The rationale of acid suppression in the treatment of acid-related disease.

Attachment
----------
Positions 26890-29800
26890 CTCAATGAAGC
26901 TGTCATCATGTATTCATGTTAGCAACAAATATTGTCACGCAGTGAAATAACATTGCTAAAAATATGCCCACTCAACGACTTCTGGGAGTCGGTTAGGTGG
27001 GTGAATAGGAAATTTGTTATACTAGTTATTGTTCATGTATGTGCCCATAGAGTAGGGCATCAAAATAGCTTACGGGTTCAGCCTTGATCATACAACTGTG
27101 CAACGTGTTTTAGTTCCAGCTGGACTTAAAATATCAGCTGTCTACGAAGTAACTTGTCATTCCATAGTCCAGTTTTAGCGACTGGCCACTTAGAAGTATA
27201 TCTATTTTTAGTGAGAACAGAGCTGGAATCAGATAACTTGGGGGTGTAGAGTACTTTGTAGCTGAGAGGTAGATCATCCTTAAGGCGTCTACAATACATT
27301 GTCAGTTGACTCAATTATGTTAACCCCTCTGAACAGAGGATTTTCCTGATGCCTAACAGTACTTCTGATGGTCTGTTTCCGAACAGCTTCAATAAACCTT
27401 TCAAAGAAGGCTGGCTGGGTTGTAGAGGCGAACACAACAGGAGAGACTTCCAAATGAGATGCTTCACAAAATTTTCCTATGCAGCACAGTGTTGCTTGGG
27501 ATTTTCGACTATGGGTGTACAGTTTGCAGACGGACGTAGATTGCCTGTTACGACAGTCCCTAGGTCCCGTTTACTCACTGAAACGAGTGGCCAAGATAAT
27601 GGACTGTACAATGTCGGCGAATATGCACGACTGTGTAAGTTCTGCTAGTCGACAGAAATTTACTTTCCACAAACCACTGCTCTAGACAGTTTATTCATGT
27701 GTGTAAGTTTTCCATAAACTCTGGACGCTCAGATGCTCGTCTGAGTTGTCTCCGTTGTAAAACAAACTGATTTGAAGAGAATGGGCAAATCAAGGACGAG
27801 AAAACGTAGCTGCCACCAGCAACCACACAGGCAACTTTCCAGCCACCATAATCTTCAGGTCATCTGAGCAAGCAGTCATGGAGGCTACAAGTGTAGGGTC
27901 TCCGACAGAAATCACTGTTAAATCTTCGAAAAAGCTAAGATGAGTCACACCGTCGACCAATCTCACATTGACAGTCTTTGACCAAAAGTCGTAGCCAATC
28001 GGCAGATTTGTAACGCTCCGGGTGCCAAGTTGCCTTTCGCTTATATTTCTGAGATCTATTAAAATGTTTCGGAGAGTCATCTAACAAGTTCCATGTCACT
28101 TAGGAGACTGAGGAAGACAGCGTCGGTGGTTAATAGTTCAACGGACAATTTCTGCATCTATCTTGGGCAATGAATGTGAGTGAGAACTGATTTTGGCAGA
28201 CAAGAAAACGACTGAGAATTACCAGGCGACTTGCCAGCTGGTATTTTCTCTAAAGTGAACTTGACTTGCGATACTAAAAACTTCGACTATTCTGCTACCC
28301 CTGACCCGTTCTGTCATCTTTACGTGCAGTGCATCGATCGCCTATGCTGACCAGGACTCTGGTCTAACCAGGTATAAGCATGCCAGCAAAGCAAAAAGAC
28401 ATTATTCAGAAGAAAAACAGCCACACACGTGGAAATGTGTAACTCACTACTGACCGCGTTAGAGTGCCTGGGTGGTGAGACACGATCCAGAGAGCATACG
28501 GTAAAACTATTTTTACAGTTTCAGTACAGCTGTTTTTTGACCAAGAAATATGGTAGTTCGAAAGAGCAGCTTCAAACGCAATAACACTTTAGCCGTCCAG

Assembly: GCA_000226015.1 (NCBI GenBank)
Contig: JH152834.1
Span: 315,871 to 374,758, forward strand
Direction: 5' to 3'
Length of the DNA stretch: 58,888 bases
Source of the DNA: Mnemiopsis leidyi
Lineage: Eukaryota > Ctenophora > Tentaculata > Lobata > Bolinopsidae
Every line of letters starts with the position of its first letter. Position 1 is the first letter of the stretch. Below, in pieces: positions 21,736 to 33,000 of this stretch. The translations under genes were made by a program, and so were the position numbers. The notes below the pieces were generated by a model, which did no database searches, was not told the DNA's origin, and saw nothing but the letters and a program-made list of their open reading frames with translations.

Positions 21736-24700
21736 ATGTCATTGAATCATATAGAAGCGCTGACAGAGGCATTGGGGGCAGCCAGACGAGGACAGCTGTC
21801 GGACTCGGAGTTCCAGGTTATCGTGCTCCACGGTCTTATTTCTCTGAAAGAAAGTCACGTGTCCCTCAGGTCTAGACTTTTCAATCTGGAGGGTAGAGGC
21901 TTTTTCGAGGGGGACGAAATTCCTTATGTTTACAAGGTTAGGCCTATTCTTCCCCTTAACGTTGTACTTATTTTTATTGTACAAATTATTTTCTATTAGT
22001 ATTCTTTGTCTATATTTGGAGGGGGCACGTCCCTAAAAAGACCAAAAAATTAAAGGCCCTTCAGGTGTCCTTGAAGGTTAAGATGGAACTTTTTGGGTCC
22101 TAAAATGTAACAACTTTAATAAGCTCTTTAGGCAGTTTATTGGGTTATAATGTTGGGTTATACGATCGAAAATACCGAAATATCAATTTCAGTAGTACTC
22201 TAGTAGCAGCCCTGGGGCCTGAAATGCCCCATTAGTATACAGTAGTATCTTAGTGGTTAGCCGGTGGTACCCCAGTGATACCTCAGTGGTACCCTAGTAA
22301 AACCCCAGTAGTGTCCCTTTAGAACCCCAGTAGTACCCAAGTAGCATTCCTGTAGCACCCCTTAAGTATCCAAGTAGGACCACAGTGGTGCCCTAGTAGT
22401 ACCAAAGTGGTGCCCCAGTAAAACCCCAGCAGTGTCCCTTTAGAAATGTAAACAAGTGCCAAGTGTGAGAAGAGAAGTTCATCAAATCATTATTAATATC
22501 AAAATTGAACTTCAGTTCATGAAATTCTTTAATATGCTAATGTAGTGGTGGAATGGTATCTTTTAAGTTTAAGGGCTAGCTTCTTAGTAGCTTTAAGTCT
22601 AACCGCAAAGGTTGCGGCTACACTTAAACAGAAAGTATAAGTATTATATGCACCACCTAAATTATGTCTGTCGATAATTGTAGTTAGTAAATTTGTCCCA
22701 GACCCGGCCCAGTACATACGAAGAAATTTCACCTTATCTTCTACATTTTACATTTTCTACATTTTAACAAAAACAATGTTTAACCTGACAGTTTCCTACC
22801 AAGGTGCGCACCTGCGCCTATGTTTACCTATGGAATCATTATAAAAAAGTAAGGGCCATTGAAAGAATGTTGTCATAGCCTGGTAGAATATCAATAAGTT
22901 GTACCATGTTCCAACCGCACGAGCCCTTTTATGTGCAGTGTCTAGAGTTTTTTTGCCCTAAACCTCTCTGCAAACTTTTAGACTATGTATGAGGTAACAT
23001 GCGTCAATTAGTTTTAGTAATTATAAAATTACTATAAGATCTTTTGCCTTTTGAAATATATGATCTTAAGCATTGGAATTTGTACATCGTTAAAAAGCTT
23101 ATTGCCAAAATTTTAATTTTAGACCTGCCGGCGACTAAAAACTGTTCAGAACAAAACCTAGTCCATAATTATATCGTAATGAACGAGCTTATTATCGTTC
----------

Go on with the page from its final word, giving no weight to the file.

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Acid-related disorders such as gastric and duodenal ulcers and gastro-oesophageal reflux disease have a high prevalence. Traditionally, acid suppression has proved to be the most effective means by which to heal these disorders, but relapse rates are high after cessation of treatment. Recently, Helicobacter pylori infection has been shown to modify several aspects of gastric function. Eradication of H. pylori infection virtually abolishes duodenal ulcer recurrence, implicating this organism in the pathogenesis of peptic ulcers and initiating a whole new strategy in the management of these acid-related disorders. More potent degrees of acid suppression result in faster healing. Moderate acid suppression, as occurs with H2-receptor antagonists, can heal just as many ulcers if treatment is continued for longer. The combination of proton pump inhibitors and antibiotics have successfully eradicated H. pylori in duodenal ulcer patients. Both H2-receptor antagonists and the proton pump inhibitors have satisfactory safety profiles. Due to their superiority in symptom relief, and in the healing of duodenal and gastric ulcers and erosive oesophagitis, and due to their ability to eradicate H. pylori infection in combination with antibiotics, the proton pump inhibitors will probably become accepted as first-line therapy for the treatment of acid-related diseases.
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